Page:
Should I self-study AP Lang?

So I’m going into sciences or engineering, and I know that I definitely am not the best at English in my class. Marks are around 93/100 for class. But then, on the other hand, I scored 35 on both the english and reading portion of the ACT (didn’t take writing).

So I am really fuzzy on my English abilities, and want an assessment of whether self studying AP Lang is doable for me (without spending a ■■■ ton of time like physics 2 lol)? Are my ACT skills transferable to Lang? and self-studying, how much time will it take to get gud on the essay to get a 4/5?

I would say that I am not the best writer, but have great reading and analyzing skills. A major drawback is that I haven’t read a lot of books/classics, and I am just starting to read more. I am already self studying for stats and the BC part of calc, and I dont have too much time to study an intense exam, which is why I am asking.

Unless you have someone to guide you in writing essays and critiquing them, it’s pointless, IMO, to try to self study.

It’s a waste of time and money to self-study for Lang. The essay can’t really be learned without the help of a tutor or teacher who knows the content really well.

…and, why do it in the first place?

@collegemom3717 a lot of students self-study. From what it appears, OP takes honors or standard english but is good at it, and wants credit for college. For example, I’m planning on going into PoliSci/journalism, so I self-studied for AP US GovPol so I can get beginning credits out of the way.

@izrk02, I am aware that a lot of students self-study- one of my collegekids self-studied several APs. But the why matters- you are assuming that the OP is interested in getting college credit, but there is nothing in the post to indicate that. Some of the other reasons students on CC have given for self-studying include exemption from intro level classes, applying to international universities that use APs as part of the admissions process, and impressing college AOs with the number of APs taken.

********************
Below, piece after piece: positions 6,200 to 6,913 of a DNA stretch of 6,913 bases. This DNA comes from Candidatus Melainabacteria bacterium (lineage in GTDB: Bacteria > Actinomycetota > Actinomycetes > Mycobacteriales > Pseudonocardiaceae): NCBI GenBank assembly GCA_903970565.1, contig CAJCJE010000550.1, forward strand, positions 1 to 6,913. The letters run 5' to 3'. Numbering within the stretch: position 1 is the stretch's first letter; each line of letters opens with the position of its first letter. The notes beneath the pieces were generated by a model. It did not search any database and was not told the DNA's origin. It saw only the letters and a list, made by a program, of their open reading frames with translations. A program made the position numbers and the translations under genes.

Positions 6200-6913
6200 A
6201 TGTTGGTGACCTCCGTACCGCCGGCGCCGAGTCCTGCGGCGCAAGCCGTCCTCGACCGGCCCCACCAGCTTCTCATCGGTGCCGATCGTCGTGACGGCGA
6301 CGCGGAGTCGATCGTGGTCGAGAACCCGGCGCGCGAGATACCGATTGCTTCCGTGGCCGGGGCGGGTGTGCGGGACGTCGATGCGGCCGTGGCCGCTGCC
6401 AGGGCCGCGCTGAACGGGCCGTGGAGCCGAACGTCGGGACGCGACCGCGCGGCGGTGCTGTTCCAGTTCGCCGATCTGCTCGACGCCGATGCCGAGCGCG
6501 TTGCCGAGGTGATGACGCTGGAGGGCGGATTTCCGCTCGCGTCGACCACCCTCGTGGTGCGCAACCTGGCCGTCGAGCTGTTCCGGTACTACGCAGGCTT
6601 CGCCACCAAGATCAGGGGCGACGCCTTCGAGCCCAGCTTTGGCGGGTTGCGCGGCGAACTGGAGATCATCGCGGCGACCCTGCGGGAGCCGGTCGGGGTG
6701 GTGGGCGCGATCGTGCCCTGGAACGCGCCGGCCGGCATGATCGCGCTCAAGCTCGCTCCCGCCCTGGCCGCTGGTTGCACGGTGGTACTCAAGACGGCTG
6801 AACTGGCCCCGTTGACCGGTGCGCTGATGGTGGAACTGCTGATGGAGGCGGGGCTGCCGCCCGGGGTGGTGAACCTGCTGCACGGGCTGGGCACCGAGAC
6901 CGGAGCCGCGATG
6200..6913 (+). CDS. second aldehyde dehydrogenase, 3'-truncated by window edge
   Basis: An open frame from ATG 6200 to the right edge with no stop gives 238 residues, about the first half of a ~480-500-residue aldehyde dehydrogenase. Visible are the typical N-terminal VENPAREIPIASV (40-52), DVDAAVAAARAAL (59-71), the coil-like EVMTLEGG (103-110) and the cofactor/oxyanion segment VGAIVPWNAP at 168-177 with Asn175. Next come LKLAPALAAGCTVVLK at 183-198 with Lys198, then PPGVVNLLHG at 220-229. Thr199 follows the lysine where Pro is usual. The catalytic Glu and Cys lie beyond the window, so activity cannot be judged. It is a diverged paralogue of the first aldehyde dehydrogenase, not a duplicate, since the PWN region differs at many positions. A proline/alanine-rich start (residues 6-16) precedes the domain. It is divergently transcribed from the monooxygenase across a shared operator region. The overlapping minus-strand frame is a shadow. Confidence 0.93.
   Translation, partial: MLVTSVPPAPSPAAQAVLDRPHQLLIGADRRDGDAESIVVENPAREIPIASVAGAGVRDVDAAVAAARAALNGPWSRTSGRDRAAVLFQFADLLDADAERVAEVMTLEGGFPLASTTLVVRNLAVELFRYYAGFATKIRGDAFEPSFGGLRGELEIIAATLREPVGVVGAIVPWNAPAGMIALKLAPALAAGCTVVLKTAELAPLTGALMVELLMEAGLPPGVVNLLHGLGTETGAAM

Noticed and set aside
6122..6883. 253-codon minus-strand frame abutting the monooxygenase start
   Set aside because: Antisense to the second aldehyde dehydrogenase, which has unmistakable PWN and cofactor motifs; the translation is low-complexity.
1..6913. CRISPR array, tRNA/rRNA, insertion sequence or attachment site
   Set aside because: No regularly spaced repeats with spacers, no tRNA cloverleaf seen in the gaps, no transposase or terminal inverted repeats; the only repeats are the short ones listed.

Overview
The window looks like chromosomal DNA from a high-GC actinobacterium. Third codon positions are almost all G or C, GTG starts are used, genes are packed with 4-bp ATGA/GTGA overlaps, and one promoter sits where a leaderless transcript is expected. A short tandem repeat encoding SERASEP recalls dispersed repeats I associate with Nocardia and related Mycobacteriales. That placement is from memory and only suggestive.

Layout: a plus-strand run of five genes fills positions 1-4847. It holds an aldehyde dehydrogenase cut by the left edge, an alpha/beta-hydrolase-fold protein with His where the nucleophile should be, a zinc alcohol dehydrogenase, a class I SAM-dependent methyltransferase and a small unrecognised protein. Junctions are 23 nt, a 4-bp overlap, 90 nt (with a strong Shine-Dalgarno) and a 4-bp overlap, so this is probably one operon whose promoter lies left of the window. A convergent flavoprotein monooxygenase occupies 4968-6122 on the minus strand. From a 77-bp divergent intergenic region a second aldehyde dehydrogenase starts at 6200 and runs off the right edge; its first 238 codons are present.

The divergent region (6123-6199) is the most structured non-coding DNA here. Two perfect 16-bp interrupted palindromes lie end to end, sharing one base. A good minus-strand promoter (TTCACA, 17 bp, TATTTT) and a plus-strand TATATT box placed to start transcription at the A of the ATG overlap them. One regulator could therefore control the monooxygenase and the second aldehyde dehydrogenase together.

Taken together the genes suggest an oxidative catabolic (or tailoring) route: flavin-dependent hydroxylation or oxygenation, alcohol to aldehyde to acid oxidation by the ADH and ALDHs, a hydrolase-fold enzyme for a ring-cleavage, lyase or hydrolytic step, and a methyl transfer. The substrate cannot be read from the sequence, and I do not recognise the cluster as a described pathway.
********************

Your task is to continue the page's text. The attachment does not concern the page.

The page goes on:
If it is to impress AOs, that doesn’t work, so effort put into self-study could be put to better use elsewhere.

If it is to get exempted from the intro level course or meet distribution requirements, the rules (the score required, the number and type of courses that can be exempted by which AP, etc) vary considerably by university. In general, the more selective the college, the more restrictive the rules (for example, one of my US-based collegekids could only get credit for the equivalent of 4 courses towards graduation, and only 1 could be used towards major requirements). Knowing the general policies of the universities you are interested in can help in choosing which APs are worth the work to self-study.

If it is for applying to international universities, they typically are interested in APs related to the subject you are applying to study, so if the OP is not planning to pursue a Humanities subject an English AP is probably not helpful to the application and again, not worth putting time into self-study.

A lot of CC students seem to self-study. Not sure I’d say it’s that prevalent in the “real world”. Many seem to think they are impressive to an admissions committee.

Given that almost every Adcom I’ve spoken with has expressed disdain for self studied AP’s, and some have said that they don’t even look at them, I also recommend against it.

OP, no, your ACT skills aren’t applicable to AP Lang. The course is focused on rhetoric and crafting persuasive and analytic essays. Not grammar and word choice. Without someone reading your essays and providing feedback, getting any value out of it would be a challenge, IMHO.

Alright, thanks for everyone’s opinions. Was mainly thinking of using this as credit and to give me an incentive to improve on academic writing (I prob won’t do anything if I don’t give myself a motivator).

Hearing all of this, will most likely read over the materials but will not take the test.

Thx again.

Look at the schools where you might apply to see if they give credit for AP Lang. None of the schools my kid considered did. Obviously, some do, but if credit is the main objective, it’d be worthwhile to do a little research up front.